My name is Pascale, I have been working as an emergency coordinator for MSF in Gaza since December 20th, 2023. This week, I sat down with some of our patients at the Emirati hospital in Rafah. In this MSF facility in the south of the Gaza Strip, women receive postpartum care. In addition to the exhaustion of childbirth, these women must contend with the constant stress of the bombings, the displacement, the living conditions in Rafah, and the uncertainty of what tomorrow holds.
These women are displaced. They survive in plastic tents that they set up with their families as best they could, where they could, in a city that is gaining in density every day from the constant influx of refugees fleeing air strikes and fighting all over Gaza. This is the middle of winter; days are cold, and some are rainy.
Three of these women particularly struck me.
Maha* is from northern Gaza. She went to a hospital when she felt labor was starting, but she couldn't be treated. All the delivery rooms were full. She knew something wasn't right, that she needed to be admitted; she had had a C-section before. But with no other option, she had to go back to her tent.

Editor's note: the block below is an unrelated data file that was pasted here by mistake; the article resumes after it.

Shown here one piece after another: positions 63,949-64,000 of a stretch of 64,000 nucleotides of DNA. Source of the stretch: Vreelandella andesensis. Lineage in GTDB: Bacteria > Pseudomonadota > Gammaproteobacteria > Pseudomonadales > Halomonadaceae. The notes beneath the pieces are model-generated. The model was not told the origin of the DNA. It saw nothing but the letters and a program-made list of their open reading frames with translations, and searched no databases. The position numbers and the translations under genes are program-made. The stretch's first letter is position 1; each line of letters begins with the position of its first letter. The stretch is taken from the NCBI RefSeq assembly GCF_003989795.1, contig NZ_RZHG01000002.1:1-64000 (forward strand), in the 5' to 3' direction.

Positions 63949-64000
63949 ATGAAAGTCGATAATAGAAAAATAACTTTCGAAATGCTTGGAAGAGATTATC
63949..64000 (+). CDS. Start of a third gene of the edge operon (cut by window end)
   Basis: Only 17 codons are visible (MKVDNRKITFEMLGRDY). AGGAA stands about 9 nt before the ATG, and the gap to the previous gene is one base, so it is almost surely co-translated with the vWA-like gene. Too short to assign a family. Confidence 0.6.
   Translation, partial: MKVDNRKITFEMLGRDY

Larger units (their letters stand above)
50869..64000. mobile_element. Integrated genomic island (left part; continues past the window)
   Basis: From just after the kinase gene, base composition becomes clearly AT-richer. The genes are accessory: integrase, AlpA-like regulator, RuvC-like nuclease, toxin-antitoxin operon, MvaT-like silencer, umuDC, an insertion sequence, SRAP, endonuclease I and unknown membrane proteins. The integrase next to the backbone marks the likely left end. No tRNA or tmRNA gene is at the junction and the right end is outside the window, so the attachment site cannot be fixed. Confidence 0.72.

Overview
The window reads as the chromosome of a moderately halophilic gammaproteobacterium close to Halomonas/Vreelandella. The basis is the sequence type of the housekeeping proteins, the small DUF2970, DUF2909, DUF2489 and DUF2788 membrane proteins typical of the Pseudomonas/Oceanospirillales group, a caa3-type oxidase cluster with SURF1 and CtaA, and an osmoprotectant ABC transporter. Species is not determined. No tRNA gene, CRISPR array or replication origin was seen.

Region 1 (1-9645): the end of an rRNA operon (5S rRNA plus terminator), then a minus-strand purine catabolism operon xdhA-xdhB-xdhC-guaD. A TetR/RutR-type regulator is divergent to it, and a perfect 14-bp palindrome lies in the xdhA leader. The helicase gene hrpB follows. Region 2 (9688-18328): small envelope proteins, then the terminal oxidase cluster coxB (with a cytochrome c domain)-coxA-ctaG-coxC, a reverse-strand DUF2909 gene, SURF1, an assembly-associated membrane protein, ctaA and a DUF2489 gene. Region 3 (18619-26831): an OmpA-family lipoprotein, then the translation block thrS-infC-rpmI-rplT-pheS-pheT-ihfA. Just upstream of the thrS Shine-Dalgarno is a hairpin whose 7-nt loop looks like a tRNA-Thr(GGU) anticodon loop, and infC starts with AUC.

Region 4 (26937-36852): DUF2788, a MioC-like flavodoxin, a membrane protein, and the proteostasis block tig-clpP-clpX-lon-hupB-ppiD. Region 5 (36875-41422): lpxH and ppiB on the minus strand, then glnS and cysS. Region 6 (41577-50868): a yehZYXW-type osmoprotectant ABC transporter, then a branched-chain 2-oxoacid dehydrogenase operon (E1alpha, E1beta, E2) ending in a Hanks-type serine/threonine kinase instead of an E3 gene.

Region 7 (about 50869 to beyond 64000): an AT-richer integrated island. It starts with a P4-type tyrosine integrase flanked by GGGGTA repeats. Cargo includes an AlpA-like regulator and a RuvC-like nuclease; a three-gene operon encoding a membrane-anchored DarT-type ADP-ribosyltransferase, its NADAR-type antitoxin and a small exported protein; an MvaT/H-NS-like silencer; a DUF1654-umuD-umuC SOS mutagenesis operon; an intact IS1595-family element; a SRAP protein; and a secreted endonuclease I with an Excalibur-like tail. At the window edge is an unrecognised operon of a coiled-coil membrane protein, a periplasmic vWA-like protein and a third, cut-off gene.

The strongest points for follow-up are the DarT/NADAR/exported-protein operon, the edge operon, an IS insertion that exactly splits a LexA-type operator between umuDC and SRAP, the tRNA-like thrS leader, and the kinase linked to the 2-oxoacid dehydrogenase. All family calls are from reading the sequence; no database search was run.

Her son died. She gave birth to him in the latrines closest to her tent.
When I entered our facility, Maha was sitting on her bed, after receiving postpartum care. She's the one who called me to talk to her. She needed to express her deep pain to all of us; she needed to cry out to us about the injustice she experienced. Without this war, she would not have lost her son.
Nour had a little girl, a very pretty one. After giving birth, Nour was happy but tired, half asleep, and a little pale. My colleagues gave her a hemoglobin test: she needed to take some iron and vitamin C supplements. Her mother-in-law had accompanied her, and told me that their family is from Jabalia, in the northern Gaza Strip. Her house, her street, are now reduced to rubble. I asked what her baby girl's name would be. Nour hasn't decided yet. But her mother-in-law would like her name to be Salam (Peace): it has never been more needed.
Reham had just given birth to a baby girl too. They are both fine. She wants to show me the face of the newborn and tells me with a smile that her name is Amal (Hope), because hope is what encourages Palestinians, despite the horrors they have lived through over the past ninety-one days to get up every morning. And it's the last thing Reham wants to lose.
*Patient names have been changed